We get then the concept of a very long cultural practice (language itself), which began in ancient times and is nearing its demise. It is not a matter of replacing a pen with a printing press or a book with the Internet. The pen and the book can be identified as distinctive marks of the maturity and extinction of language when “read” by a linguistic archeologist both in F. de Saussure’s reflection on the essence of language as a conditional education, and in the reflections of J. Derrida on the “pre-writing” of speech, on the totality of writing as a predestination, and, for example, in B. Latour’s argument about the limited world, driven into the framework of the “text format” (Latour 2006, p. 129). It is obvious that for Latour the linguistic turn seems to be some sort of “whim” of researchers who have lost the essence of being – the process of unstoppable communication between the actors, which alone constitutes the reality. But his words also hide the thesis of “fatigue from language”.

Behind this thesis, in turn, is the thesis of the fatigue of language itself – its ultimate accumulation, preparing for a transition to a new state. This thesis requires a more detailed explanation. In the framework of this article, we only note that the powerful development of mankind's linguistic culture can now be considered through the prism of such an important element of communication as understanding: has understanding become easier, faster, deeper and more adequate than before? It is hardly possible to measure the index of “understanding”, but it still lies behind the Logos, hiding “between the lines”, in overtones, in gestures, glances, and meanings that words were not intended to convey. “Epikhodov comes” (Chekhov’s “Cherry Orchard”) in Ranevskaya's words, and then, in Anya's – this statement could mean anything, but it’s not at all certain that he really comes. In “Anna Karenina”, Levin and Kitty converse by the first letters of phrases, but what would these letters mean if it was not for their mutual attraction? Platon Karataev in “War and Peace” fails to repeat the phrase just quoted at the request of Pierre, he is at loss – what to do? Repeat? Say a separate phrase? Is there a separate drop in the stream of the river? “Sometimes Pierre, struck by the meaning of his words, would ask him to repeat them, but Platon could never recall what he had said a moment before, just as he never could repeat to Pierre the words of his favorite song: native and birch tree and my heart is sick occurred in it, but when spoken and not sung, no meaning could be got out of it. He did not, and could not, understand the meaning of words apart from their context. Every word and action of his was the manifestation of an activity unknown to him, which was his life. But his life, as he regarded it, had no meaning as a separate thing. It had meaning only as part of a whole of which he was always conscious. His words and actions flowed from him as evenly, inevitably, and spontaneously as fragrance exhales from a flower. He could not understand the value or significance of any word or deed taken separately” (Tolstoy 1940, p. 50–51). This “anti-linguistic” passage, undoubtedly, targets the concept of J-J. Rousseau's natural man; but in the same way it helps to understand the synthesis of the “wave-” and the “corpuscular-” nature of language, likewise to the theory of light. See also about an emancipation of text: Bredehoft 2014.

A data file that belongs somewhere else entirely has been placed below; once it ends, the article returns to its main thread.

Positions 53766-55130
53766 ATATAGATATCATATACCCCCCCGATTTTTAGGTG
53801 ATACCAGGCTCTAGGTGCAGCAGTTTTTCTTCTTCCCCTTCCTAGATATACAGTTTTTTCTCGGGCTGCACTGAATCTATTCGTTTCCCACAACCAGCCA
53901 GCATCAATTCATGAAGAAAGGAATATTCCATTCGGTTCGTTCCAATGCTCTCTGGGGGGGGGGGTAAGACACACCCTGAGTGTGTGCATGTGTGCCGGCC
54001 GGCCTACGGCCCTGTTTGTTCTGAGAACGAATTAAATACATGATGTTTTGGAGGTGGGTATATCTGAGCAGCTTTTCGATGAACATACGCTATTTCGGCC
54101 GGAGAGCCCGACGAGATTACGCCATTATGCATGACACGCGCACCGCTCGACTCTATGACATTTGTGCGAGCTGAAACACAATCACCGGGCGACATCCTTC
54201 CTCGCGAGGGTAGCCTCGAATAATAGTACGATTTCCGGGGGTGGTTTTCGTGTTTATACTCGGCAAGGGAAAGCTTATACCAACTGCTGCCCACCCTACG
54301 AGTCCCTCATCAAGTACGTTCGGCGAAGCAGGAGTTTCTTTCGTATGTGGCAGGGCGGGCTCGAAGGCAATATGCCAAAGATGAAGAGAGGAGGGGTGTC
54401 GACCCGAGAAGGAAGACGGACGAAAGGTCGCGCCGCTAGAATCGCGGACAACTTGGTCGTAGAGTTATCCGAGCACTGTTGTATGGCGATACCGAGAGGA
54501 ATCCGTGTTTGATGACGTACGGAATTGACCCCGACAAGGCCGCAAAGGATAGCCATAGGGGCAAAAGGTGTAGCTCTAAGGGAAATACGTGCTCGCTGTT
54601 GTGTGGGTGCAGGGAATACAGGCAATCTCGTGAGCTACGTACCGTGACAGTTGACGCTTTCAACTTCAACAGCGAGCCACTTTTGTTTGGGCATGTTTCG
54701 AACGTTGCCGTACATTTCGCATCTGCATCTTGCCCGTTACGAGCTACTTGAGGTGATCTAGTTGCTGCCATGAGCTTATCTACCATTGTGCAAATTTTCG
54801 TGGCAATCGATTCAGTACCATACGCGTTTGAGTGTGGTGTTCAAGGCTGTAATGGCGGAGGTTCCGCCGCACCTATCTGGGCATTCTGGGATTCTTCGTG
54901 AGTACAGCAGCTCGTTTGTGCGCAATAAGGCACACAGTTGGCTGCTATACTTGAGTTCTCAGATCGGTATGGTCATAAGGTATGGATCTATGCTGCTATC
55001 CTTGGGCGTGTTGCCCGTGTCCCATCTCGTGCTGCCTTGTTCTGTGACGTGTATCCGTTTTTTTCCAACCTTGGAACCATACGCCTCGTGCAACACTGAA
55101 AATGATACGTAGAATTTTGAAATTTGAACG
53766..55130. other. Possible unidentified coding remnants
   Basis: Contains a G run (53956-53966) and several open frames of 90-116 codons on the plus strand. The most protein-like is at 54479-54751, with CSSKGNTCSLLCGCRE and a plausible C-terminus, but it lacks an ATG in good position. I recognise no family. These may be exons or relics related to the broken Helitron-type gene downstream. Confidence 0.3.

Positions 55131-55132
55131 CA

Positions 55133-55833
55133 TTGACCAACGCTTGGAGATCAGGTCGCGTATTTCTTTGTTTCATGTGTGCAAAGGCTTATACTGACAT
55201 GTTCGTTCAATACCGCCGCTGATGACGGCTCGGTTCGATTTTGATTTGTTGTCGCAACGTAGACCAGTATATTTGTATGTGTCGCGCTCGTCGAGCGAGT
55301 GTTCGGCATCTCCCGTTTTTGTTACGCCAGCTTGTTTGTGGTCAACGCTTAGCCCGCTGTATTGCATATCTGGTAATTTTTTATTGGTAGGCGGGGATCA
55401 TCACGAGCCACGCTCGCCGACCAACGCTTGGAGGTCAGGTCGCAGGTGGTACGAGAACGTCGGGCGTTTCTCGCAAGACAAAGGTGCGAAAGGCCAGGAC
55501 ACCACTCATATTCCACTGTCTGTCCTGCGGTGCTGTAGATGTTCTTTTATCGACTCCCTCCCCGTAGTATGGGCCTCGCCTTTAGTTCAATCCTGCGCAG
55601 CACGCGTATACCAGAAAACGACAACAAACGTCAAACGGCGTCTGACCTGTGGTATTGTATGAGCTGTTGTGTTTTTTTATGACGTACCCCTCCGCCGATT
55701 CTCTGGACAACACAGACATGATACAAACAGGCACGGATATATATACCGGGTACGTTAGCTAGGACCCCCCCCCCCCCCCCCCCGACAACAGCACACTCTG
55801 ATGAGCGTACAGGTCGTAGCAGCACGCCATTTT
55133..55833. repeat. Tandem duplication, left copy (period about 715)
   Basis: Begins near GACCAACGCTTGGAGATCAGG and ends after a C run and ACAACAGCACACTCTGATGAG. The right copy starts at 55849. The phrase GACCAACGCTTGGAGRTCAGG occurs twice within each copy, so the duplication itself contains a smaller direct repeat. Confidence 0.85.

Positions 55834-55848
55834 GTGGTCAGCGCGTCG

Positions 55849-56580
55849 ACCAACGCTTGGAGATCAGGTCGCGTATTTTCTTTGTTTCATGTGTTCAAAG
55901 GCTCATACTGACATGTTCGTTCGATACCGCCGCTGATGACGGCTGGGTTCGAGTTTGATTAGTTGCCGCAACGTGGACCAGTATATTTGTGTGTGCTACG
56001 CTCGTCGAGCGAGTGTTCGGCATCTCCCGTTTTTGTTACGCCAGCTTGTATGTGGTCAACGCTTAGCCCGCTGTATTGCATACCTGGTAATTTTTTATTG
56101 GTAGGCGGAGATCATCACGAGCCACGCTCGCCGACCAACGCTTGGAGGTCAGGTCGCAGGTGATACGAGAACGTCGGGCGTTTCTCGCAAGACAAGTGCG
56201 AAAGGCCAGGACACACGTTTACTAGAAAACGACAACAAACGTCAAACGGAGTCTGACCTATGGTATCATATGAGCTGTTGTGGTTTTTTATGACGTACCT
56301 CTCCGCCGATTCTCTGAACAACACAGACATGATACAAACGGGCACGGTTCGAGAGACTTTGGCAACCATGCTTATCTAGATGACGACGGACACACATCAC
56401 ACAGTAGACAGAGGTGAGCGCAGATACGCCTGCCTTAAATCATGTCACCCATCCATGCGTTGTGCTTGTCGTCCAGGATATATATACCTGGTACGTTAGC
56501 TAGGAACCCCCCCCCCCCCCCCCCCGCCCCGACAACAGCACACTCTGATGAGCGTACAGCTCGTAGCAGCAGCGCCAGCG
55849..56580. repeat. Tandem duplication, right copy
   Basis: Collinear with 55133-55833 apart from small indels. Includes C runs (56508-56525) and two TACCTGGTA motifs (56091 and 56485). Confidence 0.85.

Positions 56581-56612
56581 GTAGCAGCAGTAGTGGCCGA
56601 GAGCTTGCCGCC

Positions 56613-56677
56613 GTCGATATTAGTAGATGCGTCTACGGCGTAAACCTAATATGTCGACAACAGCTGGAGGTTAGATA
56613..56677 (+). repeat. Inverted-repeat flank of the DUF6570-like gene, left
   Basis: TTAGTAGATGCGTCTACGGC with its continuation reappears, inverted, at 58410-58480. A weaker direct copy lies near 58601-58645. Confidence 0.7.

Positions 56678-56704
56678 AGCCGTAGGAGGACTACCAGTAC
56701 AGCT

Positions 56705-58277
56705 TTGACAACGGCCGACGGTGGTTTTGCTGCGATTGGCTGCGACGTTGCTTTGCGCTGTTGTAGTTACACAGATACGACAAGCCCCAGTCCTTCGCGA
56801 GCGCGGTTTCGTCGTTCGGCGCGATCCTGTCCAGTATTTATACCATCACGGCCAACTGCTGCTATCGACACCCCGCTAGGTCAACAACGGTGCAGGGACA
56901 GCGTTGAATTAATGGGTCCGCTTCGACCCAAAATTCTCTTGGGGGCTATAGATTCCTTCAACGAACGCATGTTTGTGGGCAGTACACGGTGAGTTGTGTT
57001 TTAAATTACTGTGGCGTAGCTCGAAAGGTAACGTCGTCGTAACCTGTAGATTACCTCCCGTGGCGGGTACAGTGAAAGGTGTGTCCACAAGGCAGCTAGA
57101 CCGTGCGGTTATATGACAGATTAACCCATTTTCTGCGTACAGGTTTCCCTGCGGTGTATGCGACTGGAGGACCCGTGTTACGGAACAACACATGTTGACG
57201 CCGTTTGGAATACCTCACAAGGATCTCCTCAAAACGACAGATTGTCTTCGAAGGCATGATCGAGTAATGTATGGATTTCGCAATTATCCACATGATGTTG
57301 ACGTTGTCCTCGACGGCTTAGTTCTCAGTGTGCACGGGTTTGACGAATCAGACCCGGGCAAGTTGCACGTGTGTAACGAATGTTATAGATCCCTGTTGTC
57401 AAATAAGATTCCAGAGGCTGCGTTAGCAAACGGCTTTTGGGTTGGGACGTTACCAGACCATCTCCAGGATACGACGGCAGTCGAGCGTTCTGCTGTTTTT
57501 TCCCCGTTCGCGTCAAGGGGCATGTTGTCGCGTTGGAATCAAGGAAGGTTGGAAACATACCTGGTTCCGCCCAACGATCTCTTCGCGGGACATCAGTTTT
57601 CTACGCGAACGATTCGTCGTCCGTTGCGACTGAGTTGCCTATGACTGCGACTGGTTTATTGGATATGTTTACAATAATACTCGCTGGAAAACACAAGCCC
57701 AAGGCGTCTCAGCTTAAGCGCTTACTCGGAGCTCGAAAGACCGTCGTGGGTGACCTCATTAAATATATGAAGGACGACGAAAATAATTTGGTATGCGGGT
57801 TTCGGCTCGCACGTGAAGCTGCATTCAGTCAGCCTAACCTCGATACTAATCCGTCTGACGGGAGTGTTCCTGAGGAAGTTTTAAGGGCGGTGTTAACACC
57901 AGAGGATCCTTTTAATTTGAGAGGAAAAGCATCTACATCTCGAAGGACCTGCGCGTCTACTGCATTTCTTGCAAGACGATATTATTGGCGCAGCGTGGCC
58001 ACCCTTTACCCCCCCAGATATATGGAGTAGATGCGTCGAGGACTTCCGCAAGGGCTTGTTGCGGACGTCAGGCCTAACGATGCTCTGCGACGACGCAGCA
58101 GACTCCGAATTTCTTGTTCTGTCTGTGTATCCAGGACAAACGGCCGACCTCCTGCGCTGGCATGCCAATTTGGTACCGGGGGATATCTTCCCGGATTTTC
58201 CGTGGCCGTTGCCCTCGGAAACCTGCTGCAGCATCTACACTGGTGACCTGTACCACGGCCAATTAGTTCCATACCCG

The thinning matter of language and the tasks of linguistics

Q3 can be formulated in the following way: what is to be done by linguistics exploring the thinning matter of language?